I also like the fact that the program keeps a log of your performance on regular rides. Seeing if you’re improving on a favourite hill climb, commute to work, or a fun, skilful singletrack loop is undeniably motivating. Meanwhile, looking back at the type of riding you were doing last time you were ‘feeling fit’ is helpful too.

Meanwhile, the program also tracks the kilometres ridden on different bikes, which takes the questioning out of debates on usage vs wear and tear. (My local bike shop are well sick of me saying I’ve hardly ridden when it’s time for a new chain.)

Thanks to Strava I learned how much quicker I would have been had I ridden a road bike to the top of the Col du Galibier in France. It’s nice to fantasise sometimes.

The social aspect is interesting too. If you ‘follow’ a few people, you get a different sense of the places and distances your friends are exploring. It’s not always as much, as hard or as varied as you think.

My Garmin and I went on a popular Sydney road ride recently. It’s called the ‘Three Gorges’ as the highlights are three stunning climbs that follow three exciting descents. One of them involves a ferry.

On both rides, a month apart, I struggled until I couldn’t see straight, wished I could ride as fast as the people in front of me, felt like lying on the grass after climb number one, and ate a double egg roll before climb number three.

Strava told me later that despite having a nearly identical ‘I think I’m about to die’ heart rate average on both attempts, I reached the top of each climb about a minute faster than a month before.

I could have checked my watch at the top and bottom of the road the way people have for years to learn this. But I didn’t. I plugged in. And I was really glad I did.

I also enjoy what Strava has highlighted to me as a female in this sport.

Having collected an embarrassing number of ‘QOMs’ simply because no one else of my gender has uploaded a ride from a particular section of trail, I find topping a ‘leaderboard’ somewhat overrated. Not to mention the number of riders I know who could blitz the same sections with their eyes closed and their pedals missing.

One unexpected pick-me-up from sandbagging segments is the number of notifications I get when someone’s smashed my time. I find I get really excited knowing how many chicks are riding bikes and riding them well. The female riding community, while small, is growing a much faster rate than most people think.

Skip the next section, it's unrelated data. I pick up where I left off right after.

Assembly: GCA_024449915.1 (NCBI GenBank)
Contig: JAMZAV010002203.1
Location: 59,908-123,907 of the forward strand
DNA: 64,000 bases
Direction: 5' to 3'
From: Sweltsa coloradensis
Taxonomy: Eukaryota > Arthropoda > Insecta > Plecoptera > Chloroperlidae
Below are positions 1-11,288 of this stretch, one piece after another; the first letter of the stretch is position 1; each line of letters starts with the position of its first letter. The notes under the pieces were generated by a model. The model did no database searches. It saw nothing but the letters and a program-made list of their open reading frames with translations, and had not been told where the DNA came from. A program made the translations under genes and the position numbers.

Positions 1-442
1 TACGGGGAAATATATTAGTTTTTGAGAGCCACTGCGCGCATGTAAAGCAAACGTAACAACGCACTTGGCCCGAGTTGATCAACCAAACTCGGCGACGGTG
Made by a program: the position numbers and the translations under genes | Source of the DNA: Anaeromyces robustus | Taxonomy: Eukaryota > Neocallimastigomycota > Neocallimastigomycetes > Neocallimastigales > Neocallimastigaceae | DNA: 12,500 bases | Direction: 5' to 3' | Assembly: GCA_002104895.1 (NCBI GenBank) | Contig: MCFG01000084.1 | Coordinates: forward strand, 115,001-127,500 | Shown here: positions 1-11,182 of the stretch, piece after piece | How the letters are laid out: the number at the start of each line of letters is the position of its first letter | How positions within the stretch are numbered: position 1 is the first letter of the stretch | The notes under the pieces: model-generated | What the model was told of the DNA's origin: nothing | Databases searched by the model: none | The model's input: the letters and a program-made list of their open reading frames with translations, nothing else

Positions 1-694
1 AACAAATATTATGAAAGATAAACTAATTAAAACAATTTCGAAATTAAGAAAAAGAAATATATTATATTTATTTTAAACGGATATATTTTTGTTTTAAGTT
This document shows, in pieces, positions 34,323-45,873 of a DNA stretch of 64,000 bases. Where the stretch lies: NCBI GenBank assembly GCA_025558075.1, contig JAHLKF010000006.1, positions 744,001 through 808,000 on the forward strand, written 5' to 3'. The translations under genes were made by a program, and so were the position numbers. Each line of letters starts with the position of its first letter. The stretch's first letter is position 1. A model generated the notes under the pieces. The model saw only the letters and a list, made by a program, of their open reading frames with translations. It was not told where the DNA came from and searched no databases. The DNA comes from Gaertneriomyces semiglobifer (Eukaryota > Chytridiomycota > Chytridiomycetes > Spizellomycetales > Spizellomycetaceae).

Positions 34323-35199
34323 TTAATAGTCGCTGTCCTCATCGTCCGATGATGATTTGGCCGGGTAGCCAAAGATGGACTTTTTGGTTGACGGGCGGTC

When I scroll through pages to see how many women are using a particular trail network I get more excited still. It’s much more heartening than looking at the number of women lining up at the start line for a race. Also, as a female, this gives you perspective on your own abilities that you rarely get on the trails or at an event.

When we head out on a ride, we’re after certain types of experiences. And there are many factors that go into making that experience what it is. I find the mass of information that Strava neatly catalogues helps me to reflect on these things in some pleasantly surprising ways.

As far as all the negatives it brings out in people, maybe it’s our own behaviour we should look at. In instances like these, Strava’s just acting as a scapegoat. Maybe that’s the biggest surprise of all.

Standing still doesn’t win you segments. But sometimes it’s important to slow down and appreciate the moment.

 

 

The Soapbox: Strava's Pleasant Surprises

We at Flow always welcome diverse opinions.  Flow regular, Kath Bicknell, took the time to shine light on a different view from Jared Rando on the subject of Strava.
It’s a fair bet that if the road goes upward you’ll learn about a leaderboard when you get home.